I'm Robert Brockway, and this is Red Pill Reveal, in which I talk about the world from a red pill perspective. Today I'll be talking about a false claim that has been put forward by the Australian Workplace Gender Equality Agency, a department of the federal government in Australia. In August 2019 KPMG released a report claiming that 39% of the so-called gender pay gap in Australia is a result of gender discrimination. This was widely repeated in the media, including by the Australian Broadcasting Corporation, The Guardian and Business Insider Australia.
KPMG's report was commissioned by the Diversity Council Australia Ltd (DCA), and the Workplace Gender Equality Agency (WGEA). The report was released in full and summary versions. I'll be referencing the full version here.
The DCA describes itself as the independent not-for-profit peak body leading diversity and inclusion in the workplace. The WGEA is a federal Australian government statutory agency that according to it own website is charged with promoting and improving gender equality in Australian workplaces. The WGEA has featured in a previous article in which I showed that the WGEA clearly admits that the often-quoted national gender pay gap does not compare like-for-like roles.
Under the section Drivers of the gender pay gap, the KPMG report describes a series of factors contributing to the so-called gender pay gap with their percentage contribution and shows that the total of all of the factors sums to 100%. This means that the report is claiming that gender wage differences in Australia can be entirely quantified with factors presented in the report. Notably the expansive CONSAD Report commissioned by the US Department of Labor in 2009 did not make such a claim.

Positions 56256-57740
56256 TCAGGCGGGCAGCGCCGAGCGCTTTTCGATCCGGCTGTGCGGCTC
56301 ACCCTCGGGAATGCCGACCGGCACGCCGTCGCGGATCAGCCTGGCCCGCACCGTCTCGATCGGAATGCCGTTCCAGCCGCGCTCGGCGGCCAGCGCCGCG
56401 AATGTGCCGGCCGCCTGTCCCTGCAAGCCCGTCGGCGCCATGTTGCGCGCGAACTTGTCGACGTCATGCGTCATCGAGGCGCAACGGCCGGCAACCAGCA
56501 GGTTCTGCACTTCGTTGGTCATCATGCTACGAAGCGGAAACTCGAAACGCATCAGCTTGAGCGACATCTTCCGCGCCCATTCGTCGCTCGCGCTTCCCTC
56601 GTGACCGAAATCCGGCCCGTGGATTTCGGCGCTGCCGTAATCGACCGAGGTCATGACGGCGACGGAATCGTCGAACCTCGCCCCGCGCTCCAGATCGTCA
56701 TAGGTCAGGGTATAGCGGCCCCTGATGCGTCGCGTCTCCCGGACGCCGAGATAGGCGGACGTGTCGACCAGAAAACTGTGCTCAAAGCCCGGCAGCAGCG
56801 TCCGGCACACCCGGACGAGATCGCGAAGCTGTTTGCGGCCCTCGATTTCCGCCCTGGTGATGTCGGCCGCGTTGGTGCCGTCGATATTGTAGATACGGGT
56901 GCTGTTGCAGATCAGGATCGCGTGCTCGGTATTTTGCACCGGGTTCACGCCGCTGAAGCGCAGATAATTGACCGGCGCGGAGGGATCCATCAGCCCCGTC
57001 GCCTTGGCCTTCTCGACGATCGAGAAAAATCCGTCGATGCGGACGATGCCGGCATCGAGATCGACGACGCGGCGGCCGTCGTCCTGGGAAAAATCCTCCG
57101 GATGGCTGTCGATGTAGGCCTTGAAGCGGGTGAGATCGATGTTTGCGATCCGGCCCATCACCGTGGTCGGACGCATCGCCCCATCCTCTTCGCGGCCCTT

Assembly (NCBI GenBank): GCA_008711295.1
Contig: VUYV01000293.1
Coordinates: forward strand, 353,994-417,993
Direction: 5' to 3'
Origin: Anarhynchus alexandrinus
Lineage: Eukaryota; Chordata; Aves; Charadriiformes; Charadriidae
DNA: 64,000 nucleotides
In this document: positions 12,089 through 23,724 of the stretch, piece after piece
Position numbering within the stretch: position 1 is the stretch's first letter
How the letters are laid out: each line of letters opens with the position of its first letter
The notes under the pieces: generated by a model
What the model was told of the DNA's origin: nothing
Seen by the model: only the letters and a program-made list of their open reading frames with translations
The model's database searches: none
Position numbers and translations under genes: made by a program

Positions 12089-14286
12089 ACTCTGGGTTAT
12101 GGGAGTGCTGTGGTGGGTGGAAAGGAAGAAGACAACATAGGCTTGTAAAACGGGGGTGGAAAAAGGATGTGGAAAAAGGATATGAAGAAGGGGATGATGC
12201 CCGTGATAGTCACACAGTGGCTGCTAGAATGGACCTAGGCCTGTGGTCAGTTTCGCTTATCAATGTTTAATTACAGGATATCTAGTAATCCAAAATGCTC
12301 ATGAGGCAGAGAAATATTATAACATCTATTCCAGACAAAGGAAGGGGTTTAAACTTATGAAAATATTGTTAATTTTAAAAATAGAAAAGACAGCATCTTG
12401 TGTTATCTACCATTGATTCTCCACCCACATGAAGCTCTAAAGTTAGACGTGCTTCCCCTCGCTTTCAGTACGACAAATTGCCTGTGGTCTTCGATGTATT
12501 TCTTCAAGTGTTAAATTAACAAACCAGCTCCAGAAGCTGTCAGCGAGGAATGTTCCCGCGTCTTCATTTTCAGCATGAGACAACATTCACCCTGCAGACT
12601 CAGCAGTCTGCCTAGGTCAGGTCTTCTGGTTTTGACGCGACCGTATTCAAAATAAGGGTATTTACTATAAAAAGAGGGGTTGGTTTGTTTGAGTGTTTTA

The factors listed in the report are:
- Gender discrimination
- Years not working due to interruptions
- Occupational segregation
- Industrial segregation
- Part-time employment
- Unpaid care and work (proxied by hours per week on housework)
- Age (years)
- Tenure with current employer
- Working in Government or NGO
This very section is where the report claims that gender discrimination accounts for 39% of the total. It also goes on to state that the proportion that is a result of gender discrimination has actually risen from 29% at the time of the last report in 2014.
What is really interesting is how the report defines gender discrimination. The report released by KPMG and commissioned by the DCA and the WGEA defines gender discrimination on p25:
Gender discrimination can be understood as the element of the gender pay gap that would remain if men and women had the same levels of the other factors.
The same statement with slightly different wording is repeated on p34.
The other factors referred to here are the other factors listed in the report and stated above.
The full report goes on to note on p26:
Interpreting the unexplained component of wage decompositions as gender discrimination is an accepted approach in the literature. 65 The unexplained component also includes other variations between men and women that may not be controlled for in the model, any omitted variables and measurement error in the variables used in the model. 66
Thus, the report released by KPMG and commissioned by the DCA and the WGEA states clearly that the unexplained differences in men’s and women’s wages are simply assigned to the category of gender discrimination, producing the claim that 39% of the so-called gender pay gap in Australia is a result of discrimination. A statement that was then widely reported in the media as if it was fact.
Despite a disclaimer that states that the report is solely the opinion of the authors, both the DCA and the WGEA have openly endorsed this report by publishing key findings from the report on their websites.